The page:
I went for a run last night in the rain. It was only my second real run since my high school cross-country days (and boy am I out of shape!). Since the spider episode I’m much more committed to improving my fitness so with that behind me and the good example of M before me, I’m out pounding the pavement again.
It gives me space, an open place, to think as I run.
Last night my mind kept drifting back to the English decision on women bishops and to this post on the matter by Third Mill Catholic. If not accepting women bishops and clergy is the distinguishing mark of catholicism, then Young Fogey and others are right—it is done within Anglicanism, now and forever. If we’re honest, it was a done deal back in the ’90s but the implications are only now moving towards their inevitable conclusion.
If women can be priests, then there is no logical reason why they cannot be bishops. If they can be bishops, there is no reason why they cannot be archbishops. If they can be archbishops than it is only a matter of time before one sits upon the throne of the See of Canterbury.
In England, the Anglo-Catholics who remain will be further indulging themselves in a game of “let’s pretend”. In America, the “true” catholics are acting like congregationalists and joining themselves to to a Protestant province or hooking their hopes to an evangelical organization who won’t hesitate to turn on them once it’s convenient. (If liberals who like to play dress-up and swing-the-censer without an embrace of catholic theology are AffCats, we’ll shortly need to come up with a new word for evangelicals with similar tastes.)
I suppose in the midst of all of this, I’ll just keep on being what I am: a faux catholic. I’m resigned to never meriting being a real one as I’m not against the right things. I’ve irrevocably sold-out the faith by maintaining the silly notion that what grounds and guides Christian morals is the practice and cultivation of virtue, rather than ticking boxes on vice lists. I’ve betrayed Christianity in my belief that the power of the Holy Spirit and the firm promises of Christ are efficacious even without the presence of a penis. I’ll just keep understanding scripture in light of my three creeds and seven councils. I’ll keep on reading the Fathers.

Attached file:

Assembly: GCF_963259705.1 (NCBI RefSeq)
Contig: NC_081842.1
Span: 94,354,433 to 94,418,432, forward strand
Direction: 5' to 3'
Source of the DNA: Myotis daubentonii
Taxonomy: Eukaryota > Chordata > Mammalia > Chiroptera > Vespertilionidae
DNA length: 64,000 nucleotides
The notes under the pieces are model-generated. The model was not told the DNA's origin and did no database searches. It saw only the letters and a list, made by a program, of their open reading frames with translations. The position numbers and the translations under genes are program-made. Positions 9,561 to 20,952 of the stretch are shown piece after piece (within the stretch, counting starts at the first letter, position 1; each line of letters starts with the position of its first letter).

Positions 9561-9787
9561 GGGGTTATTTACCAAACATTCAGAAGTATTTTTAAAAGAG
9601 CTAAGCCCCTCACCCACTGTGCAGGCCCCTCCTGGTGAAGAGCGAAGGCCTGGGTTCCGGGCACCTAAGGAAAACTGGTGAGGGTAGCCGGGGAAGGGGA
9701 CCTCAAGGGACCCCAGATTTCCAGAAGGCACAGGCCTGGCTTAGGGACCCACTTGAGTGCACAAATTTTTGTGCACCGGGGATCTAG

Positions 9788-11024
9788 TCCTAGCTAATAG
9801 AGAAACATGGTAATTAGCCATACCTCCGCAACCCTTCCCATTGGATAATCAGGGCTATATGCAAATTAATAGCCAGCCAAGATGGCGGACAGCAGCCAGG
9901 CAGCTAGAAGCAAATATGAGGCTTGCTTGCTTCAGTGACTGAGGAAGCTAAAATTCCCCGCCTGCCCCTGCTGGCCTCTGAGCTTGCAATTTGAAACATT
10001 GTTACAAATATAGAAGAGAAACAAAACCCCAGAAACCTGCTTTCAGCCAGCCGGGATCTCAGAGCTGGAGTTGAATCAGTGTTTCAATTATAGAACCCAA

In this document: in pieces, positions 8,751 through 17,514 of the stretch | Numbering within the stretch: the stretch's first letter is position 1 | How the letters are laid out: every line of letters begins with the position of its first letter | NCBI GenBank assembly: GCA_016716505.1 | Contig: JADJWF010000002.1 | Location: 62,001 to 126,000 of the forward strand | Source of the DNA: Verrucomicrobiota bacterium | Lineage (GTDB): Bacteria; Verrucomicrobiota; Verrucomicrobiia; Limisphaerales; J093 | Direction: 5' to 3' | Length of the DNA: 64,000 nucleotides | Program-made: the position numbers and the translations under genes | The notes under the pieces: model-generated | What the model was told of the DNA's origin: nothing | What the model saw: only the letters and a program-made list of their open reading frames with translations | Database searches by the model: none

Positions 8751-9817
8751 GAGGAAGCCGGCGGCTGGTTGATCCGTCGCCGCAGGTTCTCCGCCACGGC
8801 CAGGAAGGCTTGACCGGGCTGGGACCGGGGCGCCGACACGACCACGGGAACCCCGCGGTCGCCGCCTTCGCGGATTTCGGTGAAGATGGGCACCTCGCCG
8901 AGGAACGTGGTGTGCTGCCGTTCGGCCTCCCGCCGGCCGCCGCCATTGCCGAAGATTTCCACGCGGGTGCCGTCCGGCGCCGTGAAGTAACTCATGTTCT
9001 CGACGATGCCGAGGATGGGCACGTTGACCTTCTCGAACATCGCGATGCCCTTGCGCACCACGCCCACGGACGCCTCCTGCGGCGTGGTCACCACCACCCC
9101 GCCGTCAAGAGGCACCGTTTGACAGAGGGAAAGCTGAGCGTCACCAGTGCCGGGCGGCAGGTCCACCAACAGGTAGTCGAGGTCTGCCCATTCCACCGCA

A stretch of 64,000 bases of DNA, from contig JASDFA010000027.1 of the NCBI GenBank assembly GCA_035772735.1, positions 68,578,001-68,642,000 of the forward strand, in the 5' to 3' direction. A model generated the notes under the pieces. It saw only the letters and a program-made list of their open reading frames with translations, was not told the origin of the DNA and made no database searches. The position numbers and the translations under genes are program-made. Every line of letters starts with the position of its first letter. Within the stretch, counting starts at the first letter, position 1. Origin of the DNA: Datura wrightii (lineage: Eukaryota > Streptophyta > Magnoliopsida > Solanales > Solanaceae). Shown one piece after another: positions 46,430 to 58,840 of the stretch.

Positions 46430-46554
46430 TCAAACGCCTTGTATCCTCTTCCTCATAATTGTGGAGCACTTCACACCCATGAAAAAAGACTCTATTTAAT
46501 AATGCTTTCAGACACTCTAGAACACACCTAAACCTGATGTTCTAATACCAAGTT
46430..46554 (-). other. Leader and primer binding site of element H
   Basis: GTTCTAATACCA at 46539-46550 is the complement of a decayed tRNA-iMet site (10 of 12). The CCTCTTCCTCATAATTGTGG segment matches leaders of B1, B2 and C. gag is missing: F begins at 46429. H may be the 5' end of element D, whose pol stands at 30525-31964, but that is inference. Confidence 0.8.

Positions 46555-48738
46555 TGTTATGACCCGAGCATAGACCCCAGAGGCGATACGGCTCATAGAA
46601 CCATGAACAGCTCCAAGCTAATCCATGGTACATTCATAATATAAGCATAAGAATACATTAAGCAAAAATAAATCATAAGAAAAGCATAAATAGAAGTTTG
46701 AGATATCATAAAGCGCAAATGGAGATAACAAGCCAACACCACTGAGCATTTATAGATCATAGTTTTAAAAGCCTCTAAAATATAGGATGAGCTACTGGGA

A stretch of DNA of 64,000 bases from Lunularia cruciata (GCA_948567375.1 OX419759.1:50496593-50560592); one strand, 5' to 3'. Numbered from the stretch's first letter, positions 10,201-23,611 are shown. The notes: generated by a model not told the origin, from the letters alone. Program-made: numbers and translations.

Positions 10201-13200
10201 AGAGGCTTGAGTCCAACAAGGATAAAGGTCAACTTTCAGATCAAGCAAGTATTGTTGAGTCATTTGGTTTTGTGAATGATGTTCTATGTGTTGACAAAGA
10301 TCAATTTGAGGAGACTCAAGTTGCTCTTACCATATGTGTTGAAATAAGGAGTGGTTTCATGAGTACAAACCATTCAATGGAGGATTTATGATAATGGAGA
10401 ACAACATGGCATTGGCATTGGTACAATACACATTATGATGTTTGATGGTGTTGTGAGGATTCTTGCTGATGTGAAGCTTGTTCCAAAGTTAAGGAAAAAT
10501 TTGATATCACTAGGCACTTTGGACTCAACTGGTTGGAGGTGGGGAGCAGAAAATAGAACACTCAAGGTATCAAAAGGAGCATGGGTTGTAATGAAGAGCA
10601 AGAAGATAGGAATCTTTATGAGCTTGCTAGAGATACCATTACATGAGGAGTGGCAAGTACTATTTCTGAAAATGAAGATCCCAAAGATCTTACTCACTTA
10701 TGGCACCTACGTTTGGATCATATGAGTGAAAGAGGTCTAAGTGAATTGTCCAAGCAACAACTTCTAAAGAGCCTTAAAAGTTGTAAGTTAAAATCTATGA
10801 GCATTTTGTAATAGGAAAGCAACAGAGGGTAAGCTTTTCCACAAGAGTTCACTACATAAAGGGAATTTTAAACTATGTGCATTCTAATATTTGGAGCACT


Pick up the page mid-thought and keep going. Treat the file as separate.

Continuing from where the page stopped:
But the readings from Matthew we’ve been moving through in the Office sound the louder note: it’s not about our words or the faith that we profess. It’s not even about our deeds of power. It won’t matter at the end of the Day what back-stabbing little faction we’re part of—the key is our fruits.
When we look at others do we strive to see Christ; when Christ looks at us, does he recognize himself?
Another thing rolling around on my run was words I’d read on the bus ride home from work:
Since all of our Lord’s sacred utterances contain commandments, why does he say about love as if it were a special commandment: This is my commandment, that you love one another? It is because every commandment is about love, and they all add up to one commandment because whatever is commanded is founded on love alone. As a tree’s many branches come from one root, so do many virtues come forth from love alone. The branch which is our good works has no sap unless it remains attached to the root of love. Our Lord’s commandments are then both many and one: many through the variety of the works, one in their root which is love. He himself instructs us to love our friends in him, and our enemies for his sake. That person truly possesses love who loves his friend in God and his enemy for God’s sake. (Gregory the Great, Hom. 27)
The love of which Gregory speaks is not some gooey emotion, a set of excuses for bad behavior,or a label to cover over a different agenda. It’s a way of life. It’s a fundamental orientation. It’s a burning engine that impels and compels us to do even that which we do not wish to do. And from where I sit it seems in precious short supply. God knows I lack it in spades, but that seems to be not uncommon around our Communion either.
Now don’t get me wrong—I’m not calling for an end to Christian factionalism. After all, it has a long proud history: every single writing in the New Testament mentions it at one point or another. It’s more traditional than Tradition itself!
What I do wish is that we have an awareness: every time we pull out the long knives—whatever we achieve—-we always carve away a piece of ourselves in the process…